Due to Esperanto’s logical grammar, restricted word meanings and limited number of synonyms, it is superior to other languages when it comes to translation by computer. Translations in the EU and the UN could be done according to the following model. A text in say Romanian is translated via computer to Esperanto. Here, the computer needs the help of a person to determine which alternatives of the Romanian words are to be used and in general correct the translation. From Esperanto the computer can then easily translate into any other language.
Esperanto is superior to any other language when it comes to the ease with which computers can understand the spoken word. This is because all letters in Esperanto are always pronounced the same way, all the letters in a word are pronounced and all words are spelled phonetically. The computer only has to be able to separate 28 sounds in Esperanto. In all national languages there are more sounds than there are letters. Despite having worked on the problem for at least 45 years it has not yet been possible to create a device that can understand ordinary, relaxed, human speech. There are computers that have been programmed to understand the speech of a certain person, but then it is necessary for that person to speak slowly and clearly. Yet mistakes are still made. This is hardly surprising though; a person may know 50 000 different words, but he or she may not be able to say them in 50 000 different ways.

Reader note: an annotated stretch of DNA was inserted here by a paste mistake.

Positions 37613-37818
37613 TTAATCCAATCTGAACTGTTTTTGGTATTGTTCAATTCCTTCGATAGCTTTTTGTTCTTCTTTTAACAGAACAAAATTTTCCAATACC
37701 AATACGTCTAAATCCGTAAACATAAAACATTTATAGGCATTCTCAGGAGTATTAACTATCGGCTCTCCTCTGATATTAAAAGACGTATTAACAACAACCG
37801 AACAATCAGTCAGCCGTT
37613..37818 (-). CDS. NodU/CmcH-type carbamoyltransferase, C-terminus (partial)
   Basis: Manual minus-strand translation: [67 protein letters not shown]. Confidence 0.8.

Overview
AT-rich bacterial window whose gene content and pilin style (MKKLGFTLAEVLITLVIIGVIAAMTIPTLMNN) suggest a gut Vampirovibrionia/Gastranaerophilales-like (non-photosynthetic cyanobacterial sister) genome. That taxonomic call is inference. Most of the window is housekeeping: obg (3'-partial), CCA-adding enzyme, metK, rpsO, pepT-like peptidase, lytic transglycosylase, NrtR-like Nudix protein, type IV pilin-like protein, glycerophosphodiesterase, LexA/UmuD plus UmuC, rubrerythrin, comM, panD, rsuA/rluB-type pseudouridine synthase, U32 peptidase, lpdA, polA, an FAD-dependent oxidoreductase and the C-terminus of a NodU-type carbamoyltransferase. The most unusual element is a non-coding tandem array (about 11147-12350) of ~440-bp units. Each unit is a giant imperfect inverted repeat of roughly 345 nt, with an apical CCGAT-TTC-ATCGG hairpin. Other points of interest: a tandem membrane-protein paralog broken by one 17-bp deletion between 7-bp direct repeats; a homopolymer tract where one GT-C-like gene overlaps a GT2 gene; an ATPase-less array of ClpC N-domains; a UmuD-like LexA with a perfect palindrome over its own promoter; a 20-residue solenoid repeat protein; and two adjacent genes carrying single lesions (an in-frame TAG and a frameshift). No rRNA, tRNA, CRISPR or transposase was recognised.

There is no national language that is even close to Esperanto when it comes to the suitability for use in synthetic speech.
Why English speakers ought to support Esperanto
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© Hans Malv, 2004